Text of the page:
Q: I have some information and documentation that a school district employee in Administrative Services was dismissed from her job for embezzling at least $2 million in district funds. The employee was allowed to retire with benefits. Without Federal stimulus funds the district would be facing an $11 million deficit this year.
I believe this warrants further investigation and possible submission to our local district attorney for prosecution. I would like to gather more detailed information but am unsure how to proceed. I’d like to make a public records request but am unsure if I can even gain access to the documentation as a member of the public.
A:Under Public Records Act (“PRA”), public records (which include “any writing containing information relating to the conduct of the public’s business prepared, owned, used, or retained by any state or local agency regardless of physical form or characteristics,” Govt. Code Section 6252(e)), are open to the public unless a specific provision of the PRA or other law exempts them from disclosure. The exemption that might apply — depending on the outcome of the disciplinary investigation (explained below) — is the so-called “privacy” exemption under Government Code § 6254(c). This section exempts from disclosure “[p]ersonnel, medical, or similar files, the disclosure of which would constitute an unwarranted invasion of personal privacy.” Gov’t Code § 6254(c). With respect to disciplinary records of public employees, California courts have held that there is a strong public policy against disclosure of such records if the investigation revealed that the charges were groundless. (American Federation of State, County and Municipal Employees v. Regents of the University of California, 80 Cal. App. 3d 913, 918 (1978)) However, “where the charges are found true, or discipline is imposed, the strong public policy against disclosure vanishes. . . .” (Id.). “Where complaints of a public employee’s wrongdoing and resulting disciplinary investigation reveal allegations of a substantial nature, as distinct from baseless or trivial, and there is reasonable cause to believe the complaint is well founded, public employee privacy must give way to the public’s right to know.” (Bakersfield City School District v. Superior Court of Kern County, 118 Cal. App. 4th 1041, 1045 (2004)). From the information in your submission, it sounds like this employee was dismissed because of the embezzling. If so, you should have an argument, under the Bakersfield reasoning, that the charges of embezzling were well-founded and even resulted in a dismissal.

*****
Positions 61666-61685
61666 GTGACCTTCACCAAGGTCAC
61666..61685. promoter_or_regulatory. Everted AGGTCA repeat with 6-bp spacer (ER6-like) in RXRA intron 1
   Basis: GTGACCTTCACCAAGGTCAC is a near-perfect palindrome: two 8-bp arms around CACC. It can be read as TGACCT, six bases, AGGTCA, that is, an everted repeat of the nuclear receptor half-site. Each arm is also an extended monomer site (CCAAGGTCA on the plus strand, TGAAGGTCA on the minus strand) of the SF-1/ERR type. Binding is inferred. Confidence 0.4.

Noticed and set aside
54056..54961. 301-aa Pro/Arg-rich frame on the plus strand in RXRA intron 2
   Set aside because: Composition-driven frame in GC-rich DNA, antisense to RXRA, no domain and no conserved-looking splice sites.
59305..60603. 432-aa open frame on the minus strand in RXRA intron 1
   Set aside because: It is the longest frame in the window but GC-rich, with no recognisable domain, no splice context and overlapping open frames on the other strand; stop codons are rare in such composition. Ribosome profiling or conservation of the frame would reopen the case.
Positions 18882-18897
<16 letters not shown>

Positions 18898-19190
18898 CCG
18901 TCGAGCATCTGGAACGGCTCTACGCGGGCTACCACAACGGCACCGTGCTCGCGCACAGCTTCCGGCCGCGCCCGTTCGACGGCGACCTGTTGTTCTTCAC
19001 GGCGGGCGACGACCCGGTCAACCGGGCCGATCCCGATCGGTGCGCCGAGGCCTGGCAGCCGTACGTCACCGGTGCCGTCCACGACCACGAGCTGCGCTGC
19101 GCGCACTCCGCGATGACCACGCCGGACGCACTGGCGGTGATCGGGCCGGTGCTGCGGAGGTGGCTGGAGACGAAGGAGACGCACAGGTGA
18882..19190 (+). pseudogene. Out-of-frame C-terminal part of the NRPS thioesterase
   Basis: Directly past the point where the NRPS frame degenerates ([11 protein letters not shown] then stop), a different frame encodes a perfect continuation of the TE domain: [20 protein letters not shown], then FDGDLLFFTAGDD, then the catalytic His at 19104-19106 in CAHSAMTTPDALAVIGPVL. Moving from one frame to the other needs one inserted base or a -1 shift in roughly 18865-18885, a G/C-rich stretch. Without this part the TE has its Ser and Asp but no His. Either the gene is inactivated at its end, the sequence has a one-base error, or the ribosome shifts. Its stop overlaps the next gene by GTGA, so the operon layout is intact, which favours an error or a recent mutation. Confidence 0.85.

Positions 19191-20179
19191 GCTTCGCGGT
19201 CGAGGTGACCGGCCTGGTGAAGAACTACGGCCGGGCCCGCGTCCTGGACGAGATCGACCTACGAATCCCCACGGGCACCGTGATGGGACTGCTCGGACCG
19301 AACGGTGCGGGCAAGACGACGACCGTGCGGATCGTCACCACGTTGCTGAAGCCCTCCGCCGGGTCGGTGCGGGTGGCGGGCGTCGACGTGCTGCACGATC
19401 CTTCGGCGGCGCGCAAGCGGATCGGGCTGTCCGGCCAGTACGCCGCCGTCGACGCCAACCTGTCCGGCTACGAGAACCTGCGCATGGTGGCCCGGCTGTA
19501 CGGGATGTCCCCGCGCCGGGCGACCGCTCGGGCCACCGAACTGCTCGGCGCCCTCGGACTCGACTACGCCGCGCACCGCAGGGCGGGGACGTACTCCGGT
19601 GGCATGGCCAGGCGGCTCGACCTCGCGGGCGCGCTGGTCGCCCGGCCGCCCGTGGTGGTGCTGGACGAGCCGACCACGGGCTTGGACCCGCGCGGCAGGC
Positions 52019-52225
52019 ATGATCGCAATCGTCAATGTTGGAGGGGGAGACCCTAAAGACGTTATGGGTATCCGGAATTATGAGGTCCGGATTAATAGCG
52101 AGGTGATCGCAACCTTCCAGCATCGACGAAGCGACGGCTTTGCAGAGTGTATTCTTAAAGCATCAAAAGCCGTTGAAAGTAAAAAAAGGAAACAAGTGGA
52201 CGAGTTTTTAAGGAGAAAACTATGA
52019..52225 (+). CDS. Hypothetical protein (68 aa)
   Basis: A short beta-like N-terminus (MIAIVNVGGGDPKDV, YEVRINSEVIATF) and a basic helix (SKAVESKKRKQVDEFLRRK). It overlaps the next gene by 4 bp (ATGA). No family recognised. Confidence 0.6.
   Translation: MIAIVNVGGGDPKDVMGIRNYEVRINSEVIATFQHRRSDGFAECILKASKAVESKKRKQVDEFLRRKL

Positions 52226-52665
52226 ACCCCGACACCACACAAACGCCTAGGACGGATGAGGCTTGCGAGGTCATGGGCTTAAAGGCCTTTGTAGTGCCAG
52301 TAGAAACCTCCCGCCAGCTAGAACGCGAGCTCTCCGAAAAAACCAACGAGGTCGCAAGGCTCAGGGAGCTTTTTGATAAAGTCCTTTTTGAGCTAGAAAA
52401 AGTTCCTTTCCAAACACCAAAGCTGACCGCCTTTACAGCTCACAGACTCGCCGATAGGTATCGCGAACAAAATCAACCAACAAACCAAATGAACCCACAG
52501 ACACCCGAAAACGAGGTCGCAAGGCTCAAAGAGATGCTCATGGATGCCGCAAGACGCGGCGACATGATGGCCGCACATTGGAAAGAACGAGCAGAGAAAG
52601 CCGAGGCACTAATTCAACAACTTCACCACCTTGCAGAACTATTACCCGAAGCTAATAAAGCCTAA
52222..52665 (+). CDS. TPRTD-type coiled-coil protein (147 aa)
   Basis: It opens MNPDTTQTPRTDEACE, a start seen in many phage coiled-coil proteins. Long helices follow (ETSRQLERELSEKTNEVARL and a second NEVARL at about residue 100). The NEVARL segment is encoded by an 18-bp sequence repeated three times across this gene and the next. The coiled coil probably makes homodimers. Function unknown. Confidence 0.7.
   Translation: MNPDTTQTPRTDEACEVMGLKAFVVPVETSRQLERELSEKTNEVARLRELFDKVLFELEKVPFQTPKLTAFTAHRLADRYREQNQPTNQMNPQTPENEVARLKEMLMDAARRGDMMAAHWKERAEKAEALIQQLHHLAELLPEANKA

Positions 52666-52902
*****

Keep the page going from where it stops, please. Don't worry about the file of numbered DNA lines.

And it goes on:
If you have not already done so, I would suggest that you submit a PRA request for the records you seek. The PRA requires agencies to provide you with the documents requested, or notify you that your request has been denied, within 10 days. (Gov’t Code § 6253). If the written request is denied, the agency is obligated to back its denial by citing an exemption in the PRA or other state or federal law allowing it to withhold the records you seek. (Gov’t code § 6255). A sample PRA request letter can be found on the FAC web site at the following link: http://www.cfac.org/templates/cpraletter.html.
The ultimate recourse under the PRA in the event of an improper denial is to initiate litigation. Govt. Code § 6259(d) (“The court shall award court costs and reasonable attorney fees to the plaintiff should the plaintiff prevail in litigation filed pursuant to this section. The costs and fees shall be paid by the public agency of which the public official is a member or employee and shall not become a personal liability of the public official. If the court finds that the plaintiff’s case is clearly frivolous, it shall award court costs and reasonable attorney fees to the public agency.”).